Earlier this month, the Canadian Association of Community Living reached out to its provincial partner organizations to take the pulse of current family visitor policies and practices in residential settings supporting people with developmental disabilities across Canada. You can read their report here.  In a nutshell, there is no consistent approach across Canada, but we do see policies mirroring what is being promoted in other sectors, namely in Long Term Care (LTC). For the most part, people with developmental disabilities living in residential setingss are quite restricted right now in terms of who they can spend their time with, outside of their paid staff. This was done initially to reduce risk of exposure to COVID-19 and to save lives. And that is a good thing given that adults with developmental disabilities in residential settings are at greater risk for contracting COVID-19 and dying from it, but it came at a great cost. Moving forward, given that we will be living with COVID-19 for many months to come, we need to develop an approach nationally which is flexible and compassionate, and which considers different aspects of health for people with developmental disabilities, and not simply the prevention of COVID-19. This is consistent with international guidance and the Federal COVID-19 Disability Advisory Group.

Two weeks ago, the National Institute on Aging released “Finding the Right Balance: An Evidence-Informed Guidance Document to Support the Re-Opening of Canadian Long-Term Care Homes to Family Caregivers and Visitors during the COVID-19 Pandemic”. This document, national in scope, was developed with input from scholars, clinicians and advocates, and identified six core principles as fundamental to any guidelines on family caregivers and visitors. I would encourage decision makers in our field to read this document closely as they consider the CACL brief. I review the 6 basic principles put forth in that report here, and further discuss them in relation to supporting people with developmental disabilities:

  1. Policies must differentiate between “family caregivers” and “general visitors”. Residents, substitute decision makers and their families should have the authority and autonomy to determine who is essential to support them in their care. 

This point speaks for itself. Family caregivers are #NotJustAVisitor but rather should be recognized as essential partners in care, whether it is health care in hospital, or in the community. Policies in every province and territory need to recognize this important distinction.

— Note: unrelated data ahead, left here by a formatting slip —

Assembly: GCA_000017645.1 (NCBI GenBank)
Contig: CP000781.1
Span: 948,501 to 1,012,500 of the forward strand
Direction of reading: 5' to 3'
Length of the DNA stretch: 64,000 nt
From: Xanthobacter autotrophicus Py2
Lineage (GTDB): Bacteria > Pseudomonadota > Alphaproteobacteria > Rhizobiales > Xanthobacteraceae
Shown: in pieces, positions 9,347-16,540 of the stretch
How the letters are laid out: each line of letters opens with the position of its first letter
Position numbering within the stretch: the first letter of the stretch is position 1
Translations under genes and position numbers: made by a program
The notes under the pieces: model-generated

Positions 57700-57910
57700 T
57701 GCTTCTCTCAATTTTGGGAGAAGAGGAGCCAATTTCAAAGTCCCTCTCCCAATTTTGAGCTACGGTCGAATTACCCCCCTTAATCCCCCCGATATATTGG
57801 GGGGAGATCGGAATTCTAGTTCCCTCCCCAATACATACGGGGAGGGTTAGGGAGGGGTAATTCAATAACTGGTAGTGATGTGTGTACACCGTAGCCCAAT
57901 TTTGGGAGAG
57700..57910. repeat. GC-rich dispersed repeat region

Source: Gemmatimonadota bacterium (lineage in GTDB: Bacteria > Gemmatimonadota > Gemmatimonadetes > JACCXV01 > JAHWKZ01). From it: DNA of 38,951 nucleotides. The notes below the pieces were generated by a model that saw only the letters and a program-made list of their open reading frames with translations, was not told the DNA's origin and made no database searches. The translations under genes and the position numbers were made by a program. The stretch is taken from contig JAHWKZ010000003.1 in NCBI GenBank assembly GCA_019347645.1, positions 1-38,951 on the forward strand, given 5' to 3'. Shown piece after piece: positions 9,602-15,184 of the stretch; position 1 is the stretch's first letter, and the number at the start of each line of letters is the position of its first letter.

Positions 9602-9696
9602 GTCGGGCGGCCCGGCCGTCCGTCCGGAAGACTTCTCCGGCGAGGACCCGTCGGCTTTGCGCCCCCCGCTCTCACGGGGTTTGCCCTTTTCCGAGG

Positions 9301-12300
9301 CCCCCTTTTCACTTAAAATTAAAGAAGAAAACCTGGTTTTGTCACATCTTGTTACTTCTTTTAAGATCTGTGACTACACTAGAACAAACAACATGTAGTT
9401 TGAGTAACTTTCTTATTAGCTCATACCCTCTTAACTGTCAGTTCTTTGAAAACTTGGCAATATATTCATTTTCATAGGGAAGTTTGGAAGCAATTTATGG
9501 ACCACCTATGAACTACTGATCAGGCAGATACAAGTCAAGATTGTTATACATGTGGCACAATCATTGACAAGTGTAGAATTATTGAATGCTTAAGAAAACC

• Restricted access to visiting must balance the risks of COVID-19 infection with the risks of social isolation to resident health, wellbeing and quality of life. 

The document explains, “It is essential that we also focus on the considerable detrimental effects of the ongoing lockdown of LTC homes and restricted access to family caregivers and general visitors…  Many residents have experienced severe and potentially irreversible functional and cognitive declines, deteriorations in physical and mental health, severe loneliness and social isolation, worsening of responsive behaviours and increased use of psychotropic medications and physical restraints… “ 

As a clinician-scientist who specializes in mental health and developmental disabilities, I am hearing from staff who work in our sector, as well as people with disabilities and families, about similar declines. Physical and mental health problems are common for people with developmental disabilities and the combination of restrictions and reduced access to proactive health care means these problems can get worse and new problems can emerge, sometimes unnoticed or untreated until they are quite severe. Whereas there are health care providers working in LTC settings, typical group homes for people with developmental disabilities do not have any health care providers working in them, making it even harder to monitor and detect changes in someone’s health, especially when they cannot self-report it. Whether we speak about “responsive behaviours”, or “behaviours that challenge”, these terms mean the same thing: all behaviour is communication and these behaviours are how someone, with limited means to do so, communicates their distress. Surveys of staff here and in other jurisdictions  have shown us that rates of such behaviours have increased since the pandemic began. Virtual interactions have been a lifeline for some individuals, but they cannot replace what has been lost and they do not work for everyone. Given staff reports of increased agitation, aggression and distress, I would not be surprised if there has been an increase in psychotropic medication use, at least in some individuals, which was already quite high prior to the pandemic. I believe that staff are doing their best to make this new way of living as positive as they can, but they have to do this while at the same time adhering to a number of new rules and regulations with regard to infection prevention and control.  Staff report that they are tired and anxious; they are lacking in additional resources, and they are doing their work for the most part without the help of families and other valued community members alongside them, because of current restrictions.